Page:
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The 411 on Holiday Gifts as Tax Write-offs

The 411 on Holiday Gifts as Tax Write-offs

‘Tis the season of employee-gifting! As a business owner, carving out time during the hustle-and-bustle of end-of-year sales quotas is a must. Unlike those obligatory White Elephant presents, employee gifts are the gift that gives back as personalized presents from an employer can help employees feel valued, leading to boosted productivity, better team morale, and higher employee retention rates. That being said, you’ll want to shop for holiday gifts with time-efficiency and productivity in mind.

There are dozens of holiday gift options to choose between, from career development courses to noise-isolating headphones to healthy office snacks—all of which are deductible when tax time rolls around.

As you spend time away from boardroom meetings playing the role of Santa’s elf, you’ll need to research highly recommended and productivity-boosting holiday gifts to give your team. Additionally, you’ll need to have a basic grasp of what they mean in terms of tax write-offs.

Gift Cards and Gift Certificates

Since gift cards are the equivalent of cash, gift cards and gift certificates for employees are considered payment. That means they’re perceived as taxable income, so every gift certificate you buy for an employee is deductible no matter the amount.

For example, when treating your employees to giving gift cards from a company such as PFR Corporate Gifts, every gift card you purchase will be deductible regardless of the intended purpose. Certificates for fruit, turkey, ham, vegetables, or beef steaks will all act the same.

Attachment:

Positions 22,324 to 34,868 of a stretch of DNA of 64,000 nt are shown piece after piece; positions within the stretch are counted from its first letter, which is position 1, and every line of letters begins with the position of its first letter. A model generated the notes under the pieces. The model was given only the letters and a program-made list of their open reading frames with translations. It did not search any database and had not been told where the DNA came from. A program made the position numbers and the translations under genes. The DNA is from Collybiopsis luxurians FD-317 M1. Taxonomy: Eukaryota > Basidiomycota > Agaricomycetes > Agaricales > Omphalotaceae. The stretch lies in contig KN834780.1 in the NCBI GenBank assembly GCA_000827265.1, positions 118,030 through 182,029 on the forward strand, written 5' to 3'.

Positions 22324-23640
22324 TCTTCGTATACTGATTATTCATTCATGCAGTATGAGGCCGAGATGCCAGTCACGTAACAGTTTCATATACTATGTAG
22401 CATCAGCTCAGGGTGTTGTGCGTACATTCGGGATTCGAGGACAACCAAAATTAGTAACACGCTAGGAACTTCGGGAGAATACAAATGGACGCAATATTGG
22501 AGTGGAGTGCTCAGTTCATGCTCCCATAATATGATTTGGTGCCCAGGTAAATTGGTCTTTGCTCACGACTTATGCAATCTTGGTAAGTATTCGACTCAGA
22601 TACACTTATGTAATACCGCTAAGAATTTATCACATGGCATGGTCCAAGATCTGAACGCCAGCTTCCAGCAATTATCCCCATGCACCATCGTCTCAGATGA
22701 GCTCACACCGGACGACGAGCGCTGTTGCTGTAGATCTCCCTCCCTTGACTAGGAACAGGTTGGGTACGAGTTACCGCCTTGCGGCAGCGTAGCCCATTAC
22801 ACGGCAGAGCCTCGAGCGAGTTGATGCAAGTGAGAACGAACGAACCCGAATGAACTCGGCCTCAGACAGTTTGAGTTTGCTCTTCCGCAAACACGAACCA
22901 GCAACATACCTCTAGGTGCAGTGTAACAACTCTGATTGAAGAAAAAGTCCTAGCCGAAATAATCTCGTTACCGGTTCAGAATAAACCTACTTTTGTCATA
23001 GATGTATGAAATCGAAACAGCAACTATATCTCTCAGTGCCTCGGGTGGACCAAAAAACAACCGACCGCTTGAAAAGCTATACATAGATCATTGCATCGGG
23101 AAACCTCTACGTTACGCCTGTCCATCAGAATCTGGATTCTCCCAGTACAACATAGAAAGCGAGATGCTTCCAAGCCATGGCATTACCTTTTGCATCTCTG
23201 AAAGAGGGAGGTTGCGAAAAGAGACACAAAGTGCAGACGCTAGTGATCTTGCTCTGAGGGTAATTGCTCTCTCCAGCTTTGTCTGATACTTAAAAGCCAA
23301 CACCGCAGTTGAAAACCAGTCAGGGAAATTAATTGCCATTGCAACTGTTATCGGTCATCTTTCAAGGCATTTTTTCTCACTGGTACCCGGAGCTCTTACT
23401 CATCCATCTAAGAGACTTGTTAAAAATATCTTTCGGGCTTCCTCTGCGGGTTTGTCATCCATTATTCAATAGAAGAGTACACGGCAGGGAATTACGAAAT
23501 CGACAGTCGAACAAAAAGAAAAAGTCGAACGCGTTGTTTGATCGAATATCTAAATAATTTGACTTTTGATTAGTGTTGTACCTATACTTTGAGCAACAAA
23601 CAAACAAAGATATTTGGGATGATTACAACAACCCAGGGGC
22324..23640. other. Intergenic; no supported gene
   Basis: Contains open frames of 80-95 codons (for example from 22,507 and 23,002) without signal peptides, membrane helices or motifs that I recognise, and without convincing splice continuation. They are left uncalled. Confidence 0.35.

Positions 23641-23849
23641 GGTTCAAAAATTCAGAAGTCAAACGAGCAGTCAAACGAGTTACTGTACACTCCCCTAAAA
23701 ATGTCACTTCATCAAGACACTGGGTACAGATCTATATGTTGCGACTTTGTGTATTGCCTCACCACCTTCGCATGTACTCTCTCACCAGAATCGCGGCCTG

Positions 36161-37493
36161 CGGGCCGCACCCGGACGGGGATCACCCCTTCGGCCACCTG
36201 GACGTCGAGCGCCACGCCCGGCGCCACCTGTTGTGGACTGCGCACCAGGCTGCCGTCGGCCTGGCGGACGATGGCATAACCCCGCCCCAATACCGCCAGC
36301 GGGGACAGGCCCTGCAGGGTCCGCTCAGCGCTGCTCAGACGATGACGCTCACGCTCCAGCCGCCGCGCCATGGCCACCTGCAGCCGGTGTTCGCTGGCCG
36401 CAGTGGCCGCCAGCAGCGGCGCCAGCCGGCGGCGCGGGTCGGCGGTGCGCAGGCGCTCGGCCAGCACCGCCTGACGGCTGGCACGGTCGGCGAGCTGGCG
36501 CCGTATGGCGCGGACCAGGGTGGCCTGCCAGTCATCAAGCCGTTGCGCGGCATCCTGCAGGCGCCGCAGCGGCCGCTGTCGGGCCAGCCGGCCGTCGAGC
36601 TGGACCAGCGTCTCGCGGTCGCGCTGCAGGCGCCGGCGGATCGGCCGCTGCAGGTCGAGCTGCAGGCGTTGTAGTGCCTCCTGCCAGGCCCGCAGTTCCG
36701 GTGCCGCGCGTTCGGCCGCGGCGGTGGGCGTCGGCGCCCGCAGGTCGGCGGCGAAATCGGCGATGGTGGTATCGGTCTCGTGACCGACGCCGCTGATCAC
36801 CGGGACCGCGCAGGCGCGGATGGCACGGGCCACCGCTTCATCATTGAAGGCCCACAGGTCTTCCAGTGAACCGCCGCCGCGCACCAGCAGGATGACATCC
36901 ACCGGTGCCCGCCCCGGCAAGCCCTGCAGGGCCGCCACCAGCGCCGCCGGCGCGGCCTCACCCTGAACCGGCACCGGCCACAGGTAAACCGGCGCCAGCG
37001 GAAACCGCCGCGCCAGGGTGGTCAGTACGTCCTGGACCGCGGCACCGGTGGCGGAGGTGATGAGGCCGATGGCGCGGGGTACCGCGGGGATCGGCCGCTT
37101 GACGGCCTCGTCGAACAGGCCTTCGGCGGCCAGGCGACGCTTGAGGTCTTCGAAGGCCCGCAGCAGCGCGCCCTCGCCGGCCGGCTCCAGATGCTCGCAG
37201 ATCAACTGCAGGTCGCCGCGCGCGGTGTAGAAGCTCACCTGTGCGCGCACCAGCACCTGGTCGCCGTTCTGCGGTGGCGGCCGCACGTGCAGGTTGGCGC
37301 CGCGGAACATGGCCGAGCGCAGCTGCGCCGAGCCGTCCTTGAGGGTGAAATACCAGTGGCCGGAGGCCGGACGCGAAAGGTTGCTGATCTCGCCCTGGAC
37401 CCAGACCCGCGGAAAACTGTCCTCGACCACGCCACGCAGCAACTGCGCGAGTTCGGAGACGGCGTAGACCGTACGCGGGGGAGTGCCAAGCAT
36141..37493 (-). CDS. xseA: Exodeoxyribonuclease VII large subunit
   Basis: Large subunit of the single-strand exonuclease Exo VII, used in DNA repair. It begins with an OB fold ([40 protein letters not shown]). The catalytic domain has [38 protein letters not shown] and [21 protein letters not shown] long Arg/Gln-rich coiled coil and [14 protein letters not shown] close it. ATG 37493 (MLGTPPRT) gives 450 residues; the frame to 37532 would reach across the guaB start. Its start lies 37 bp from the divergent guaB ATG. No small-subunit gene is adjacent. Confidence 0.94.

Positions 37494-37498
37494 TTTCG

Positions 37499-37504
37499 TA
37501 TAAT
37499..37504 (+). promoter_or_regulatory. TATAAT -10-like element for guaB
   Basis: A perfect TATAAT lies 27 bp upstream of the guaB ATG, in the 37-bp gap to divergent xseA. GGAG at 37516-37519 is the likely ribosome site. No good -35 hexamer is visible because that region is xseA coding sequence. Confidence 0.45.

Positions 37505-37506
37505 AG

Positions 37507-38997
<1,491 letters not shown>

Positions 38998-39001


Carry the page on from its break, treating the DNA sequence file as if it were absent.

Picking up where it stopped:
What’s more, holiday meal gift certificates are an excellent way to boost employee productivity and gift certificates are the perfect vehicle for expressing your appreciation to your employees. As a bonus, this holiday gift will allow your staff members to feed their hungry loved ones and out-of-towners during the holiday season, a gesture that will be remembered all year long.

$25 Rule

You can write off holiday gifts for employees on your taxes — but only if you don’t spend above a certain amount. The IRS only allows a $25 deduction for each person to whom you’re giving a gift. So, in other words, you’re limited to spending $25 per person per year.

This $25 limit doesn’t include any additional costs associated with the process of giving a gift. If you go to the post office and ship a gift to a remote employee, that cost doesn’t count as part of the $25.

Keep in mind, too, that the $25 rule is only applicable to individuals. If you’re gifting to a married couple you work with, the number goes up to $50. If you’re a business owner, note that you can deduct company-wide gifts no matter the amount.

Tangible Property

If gifts of property are a “de minimis fringe benefit,” they won’t be considered taxable income for your employees. A de minimis fringe benefits are a gift so small that they aren’t worth counting — think the occasional bouquet or a Starbucks latte throughout the year. Holiday gifts are classified as de minimis fringe benefits, too.

While there’s no limit on the cost of de minimis fringe benefits, you can only deduct $25 of gift expenses per person each year. So, if you spend over $25 on one employee, you’ll only be able to deduct the first $25 of that total expense.

Awards

If you decide to give your employees an award related to achievement, service, or safety, these rewards are all deductible for your business. Awards consisting of cash or property are both considered deductible. Just be aware that the IRS has set specific requirements that apply to deducting each kind of award.

Regardless of what type of holiday gift you decide to give, keep meticulous records so you’ll be ready when April 15th rolls around. When you give your employees presents that can boost their productivity and benefit your tax bill, these gifts will keep on giving all year long.


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by Marissa Collins //

Opinions expressed by contributors are their own.